In order to be fully effective, the interest rate policy pursued by the central bank ought to be supported by the other banks, the so-called open market. Governor Moll notes, not without reason, that the discount market is disorganized at present, even in England, the interest rates on the open market having stood well below the rate of the Bank of England ever since war broke out, and seeming on the whole to be unaffected by it. In normal circumstances, as is well known, in such cases the

-69-

Notes for this page

Add a new note
If you are trying to select text to create highlights or citations, remember that you must now click or tap on the first word, and then click or tap on the last word.
One moment ...
Default project is now your active project.
Project items
Notes
Cite this page

Cited page

Style
Citations are available only to our active members.
Buy instant access to cite pages or passages in MLA 8, MLA 7, APA and Chicago citation styles.

(Einhorn, 1992, p. 25)

(Einhorn 25)

(Einhorn 25)

1. Lois J. Einhorn, Abraham Lincoln, the Orator: Penetrating the Lincoln Legend (Westport, CT: Greenwood Press, 1992), 25, http://www.questia.com/read/27419298.

Note: primary sources have slightly different requirements for citation. Please see these guidelines for more information.

Cited page

Bookmark this page
Knut Wicksell: Selected Essays in Economics - Vol. 2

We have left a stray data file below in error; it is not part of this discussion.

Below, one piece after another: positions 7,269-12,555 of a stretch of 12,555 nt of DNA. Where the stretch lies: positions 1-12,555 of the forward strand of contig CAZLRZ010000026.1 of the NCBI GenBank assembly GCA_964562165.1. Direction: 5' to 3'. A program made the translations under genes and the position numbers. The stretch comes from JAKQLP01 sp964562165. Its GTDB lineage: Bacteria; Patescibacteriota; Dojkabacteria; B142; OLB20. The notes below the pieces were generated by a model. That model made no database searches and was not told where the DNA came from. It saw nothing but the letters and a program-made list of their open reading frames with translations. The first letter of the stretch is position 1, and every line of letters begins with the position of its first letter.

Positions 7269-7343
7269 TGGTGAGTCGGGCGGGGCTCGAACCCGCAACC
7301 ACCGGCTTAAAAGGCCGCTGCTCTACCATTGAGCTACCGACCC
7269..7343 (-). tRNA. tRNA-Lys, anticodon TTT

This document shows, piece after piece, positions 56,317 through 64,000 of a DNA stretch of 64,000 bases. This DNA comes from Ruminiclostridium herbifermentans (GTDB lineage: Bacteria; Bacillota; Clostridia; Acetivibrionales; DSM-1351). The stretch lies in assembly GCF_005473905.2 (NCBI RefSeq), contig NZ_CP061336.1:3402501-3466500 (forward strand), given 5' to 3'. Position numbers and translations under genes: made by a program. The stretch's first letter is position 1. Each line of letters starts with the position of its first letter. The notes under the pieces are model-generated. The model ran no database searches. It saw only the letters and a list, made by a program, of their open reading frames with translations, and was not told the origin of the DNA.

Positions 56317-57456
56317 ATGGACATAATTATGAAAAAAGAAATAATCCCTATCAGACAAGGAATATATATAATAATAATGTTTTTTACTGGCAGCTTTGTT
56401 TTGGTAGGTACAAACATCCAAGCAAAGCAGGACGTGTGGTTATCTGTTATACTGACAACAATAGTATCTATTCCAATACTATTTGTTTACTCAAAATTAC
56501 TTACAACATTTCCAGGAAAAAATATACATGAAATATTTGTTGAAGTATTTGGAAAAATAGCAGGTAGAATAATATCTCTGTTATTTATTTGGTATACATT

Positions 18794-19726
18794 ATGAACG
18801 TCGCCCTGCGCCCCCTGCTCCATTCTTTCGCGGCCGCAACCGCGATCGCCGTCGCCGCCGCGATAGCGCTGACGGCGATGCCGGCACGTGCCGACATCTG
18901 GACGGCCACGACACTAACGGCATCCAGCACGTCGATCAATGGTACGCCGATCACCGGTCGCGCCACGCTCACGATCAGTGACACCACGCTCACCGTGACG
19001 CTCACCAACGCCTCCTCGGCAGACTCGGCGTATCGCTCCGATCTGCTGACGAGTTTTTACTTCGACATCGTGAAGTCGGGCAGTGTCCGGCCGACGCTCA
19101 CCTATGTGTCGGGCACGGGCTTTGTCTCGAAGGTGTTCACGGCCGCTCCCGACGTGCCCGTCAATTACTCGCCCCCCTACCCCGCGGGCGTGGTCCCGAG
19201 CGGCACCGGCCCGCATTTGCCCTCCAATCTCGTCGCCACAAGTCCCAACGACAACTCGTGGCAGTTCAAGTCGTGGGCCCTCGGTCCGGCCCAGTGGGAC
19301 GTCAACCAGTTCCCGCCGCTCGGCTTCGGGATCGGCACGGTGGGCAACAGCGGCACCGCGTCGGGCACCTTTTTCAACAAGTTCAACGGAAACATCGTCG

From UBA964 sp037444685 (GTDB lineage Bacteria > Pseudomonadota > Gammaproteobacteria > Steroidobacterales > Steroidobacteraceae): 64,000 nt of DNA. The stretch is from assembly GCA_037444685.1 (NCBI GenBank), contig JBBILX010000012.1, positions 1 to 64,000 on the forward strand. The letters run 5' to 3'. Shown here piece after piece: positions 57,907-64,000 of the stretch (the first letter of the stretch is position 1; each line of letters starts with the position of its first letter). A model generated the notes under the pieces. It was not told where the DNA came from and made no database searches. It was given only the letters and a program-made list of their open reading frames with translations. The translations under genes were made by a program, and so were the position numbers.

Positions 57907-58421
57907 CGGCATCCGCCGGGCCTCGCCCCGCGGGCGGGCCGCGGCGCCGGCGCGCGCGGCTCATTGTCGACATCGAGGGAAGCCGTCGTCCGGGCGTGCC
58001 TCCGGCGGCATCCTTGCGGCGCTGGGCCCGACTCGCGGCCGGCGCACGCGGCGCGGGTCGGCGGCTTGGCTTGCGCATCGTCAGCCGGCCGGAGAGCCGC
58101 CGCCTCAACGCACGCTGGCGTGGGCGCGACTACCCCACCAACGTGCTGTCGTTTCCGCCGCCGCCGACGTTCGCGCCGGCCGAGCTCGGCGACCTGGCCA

Table of contents

Table of contents

Settings

Settings

Typeface
Text size Smaller Larger Reset View mode
Search within

Search within this book

Look up

Look up a word

  • Dictionary
  • Thesaurus
Please submit a word or phrase above.
Print this page

Print this page

Why can't I print more than one page at a time?

Help
Full screen
Items saved from this book
  • Bookmarks
  • Highlights & Notes
  • Citations
/ 248

matching results for page

    Questia reader help

    How to highlight and cite specific passages

    1. Click or tap the first word you want to select.
    2. Click or tap the last word you want to select, and you’ll see everything in between get selected.
    3. You’ll then get a menu of options like creating a highlight or a citation from that passage of text.

    OK, got it!

    Cited passage

    Style
    Citations are available only to our active members.
    Buy instant access to cite pages or passages in MLA 8, MLA 7, APA and Chicago citation styles.

    "Portraying himself as an honest, ordinary person helped Lincoln identify with his audiences." (Einhorn, 1992, p. 25).

    "Portraying himself as an honest, ordinary person helped Lincoln identify with his audiences." (Einhorn 25)

    "Portraying himself as an honest, ordinary person helped Lincoln identify with his audiences." (Einhorn 25)

    "Portraying himself as an honest, ordinary person helped Lincoln identify with his audiences."1

    1. Lois J. Einhorn, Abraham Lincoln, the Orator: Penetrating the Lincoln Legend (Westport, CT: Greenwood Press, 1992), 25, http://www.questia.com/read/27419298.

    Cited passage

    Thanks for trying Questia!

    Please continue trying out our research tools, but please note, full functionality is available only to our active members.

    Your work will be lost once you leave this Web page.

    Buy instant access to save your work.

    Already a member? Log in now.

    Search by... Author
    Show... All Results Primary Sources Peer-reviewed

    Oops!

    An unknown error has occurred. Please click the button below to reload the page. If the problem persists, please try again in a little while.